Yes, Dr. Brockton, I know.

Sam Murdock (Michael Gough): Businessman, woman-hater and petulant shit, Murdock is wonderfully one note from start to finish. He wants to get a housing project off the ground but fears Trog’s arrival will stall its progress. “Nobody wants to buy land with an ugly demon running loose,” he bitches while banging his head against whatever wall is in front of him. Desperate to have Trog destroyed but ignored by everyone except a fellow misogynist, his sour-faced utterances usually run along the lines of “poppycock!”, “insane nonsense!” and “bilge!”

Inspector Greenham (Bernard Kay): A humorless, obtuse, vexed and indiscreet investigator with a terribly off-putting way of trying to get the most basic info out of people. For example, when investigating the opening assault (in which one man was killed and another seriously assaulted) he asks a survivor: “You make a practice of poking your nose into these potholes?” Presented with a full color photo of Trog in all his ancient glory, he dismisses it as a student prank. Despite the murder, he doesn’t bother putting a police cordon around the cave entrance, let alone arranging for the place to be searched. Later he fails to alert a village packed full of children to Trog’s impending arrival. Presumably any one of these actions would require competency, a quality he sorely lacks. In every scene our clueless cop is out of his depth, both as a detective and an actor.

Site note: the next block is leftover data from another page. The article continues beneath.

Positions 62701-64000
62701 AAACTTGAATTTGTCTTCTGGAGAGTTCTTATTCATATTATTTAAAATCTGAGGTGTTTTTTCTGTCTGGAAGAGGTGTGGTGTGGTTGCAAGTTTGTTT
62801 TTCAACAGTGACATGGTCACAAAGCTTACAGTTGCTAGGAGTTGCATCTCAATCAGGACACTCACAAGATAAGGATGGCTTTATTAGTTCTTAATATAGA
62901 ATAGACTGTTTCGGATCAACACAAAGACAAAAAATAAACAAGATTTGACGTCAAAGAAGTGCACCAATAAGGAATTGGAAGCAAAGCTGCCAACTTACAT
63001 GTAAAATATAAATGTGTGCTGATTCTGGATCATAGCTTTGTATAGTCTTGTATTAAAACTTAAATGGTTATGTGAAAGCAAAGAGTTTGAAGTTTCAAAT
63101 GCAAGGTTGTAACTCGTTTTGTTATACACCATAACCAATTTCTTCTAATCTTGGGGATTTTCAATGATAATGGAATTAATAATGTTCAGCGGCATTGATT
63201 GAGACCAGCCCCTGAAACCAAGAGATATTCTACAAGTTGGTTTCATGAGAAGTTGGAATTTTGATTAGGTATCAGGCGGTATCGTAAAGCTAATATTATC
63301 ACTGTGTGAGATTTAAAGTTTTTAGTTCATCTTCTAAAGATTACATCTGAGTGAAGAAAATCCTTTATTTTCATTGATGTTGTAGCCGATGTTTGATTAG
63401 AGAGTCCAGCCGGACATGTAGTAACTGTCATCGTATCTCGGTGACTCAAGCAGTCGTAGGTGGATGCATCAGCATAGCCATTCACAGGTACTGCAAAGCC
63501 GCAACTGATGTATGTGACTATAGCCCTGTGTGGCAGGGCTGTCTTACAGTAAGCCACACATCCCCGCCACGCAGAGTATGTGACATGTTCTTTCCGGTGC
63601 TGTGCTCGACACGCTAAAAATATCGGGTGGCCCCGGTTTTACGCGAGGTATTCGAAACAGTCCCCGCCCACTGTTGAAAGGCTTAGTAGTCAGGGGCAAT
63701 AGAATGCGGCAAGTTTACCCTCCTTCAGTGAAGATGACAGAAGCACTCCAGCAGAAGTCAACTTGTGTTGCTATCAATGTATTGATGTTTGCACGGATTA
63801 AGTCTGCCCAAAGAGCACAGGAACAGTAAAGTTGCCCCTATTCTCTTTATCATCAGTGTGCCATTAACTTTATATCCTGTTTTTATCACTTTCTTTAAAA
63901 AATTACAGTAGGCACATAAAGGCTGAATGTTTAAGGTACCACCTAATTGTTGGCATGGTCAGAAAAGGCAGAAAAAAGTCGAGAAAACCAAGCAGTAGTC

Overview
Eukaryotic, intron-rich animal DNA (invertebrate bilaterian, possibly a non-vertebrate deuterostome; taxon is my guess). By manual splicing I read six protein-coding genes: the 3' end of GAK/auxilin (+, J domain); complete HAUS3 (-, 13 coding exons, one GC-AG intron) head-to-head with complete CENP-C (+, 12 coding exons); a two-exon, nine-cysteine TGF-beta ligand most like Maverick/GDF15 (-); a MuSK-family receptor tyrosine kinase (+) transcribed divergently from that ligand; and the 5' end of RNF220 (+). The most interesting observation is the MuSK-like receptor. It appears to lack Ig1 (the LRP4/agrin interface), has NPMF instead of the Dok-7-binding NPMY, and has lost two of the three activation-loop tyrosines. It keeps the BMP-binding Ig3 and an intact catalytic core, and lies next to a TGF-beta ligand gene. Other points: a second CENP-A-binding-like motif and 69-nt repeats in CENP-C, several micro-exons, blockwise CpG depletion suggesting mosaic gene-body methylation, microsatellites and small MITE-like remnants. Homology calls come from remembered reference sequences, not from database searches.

Cliff (John Hamill): One of the surviving cavers, we are reacquainted with him while he sweatily raves in bed. “Horrible! Horrible! That face… Those eyes… Monstrous, like nothing I’ve ever seen before,” he says before slipping back into unconsciousness. I think he’s talking about Trog rather than Dr. Brockton.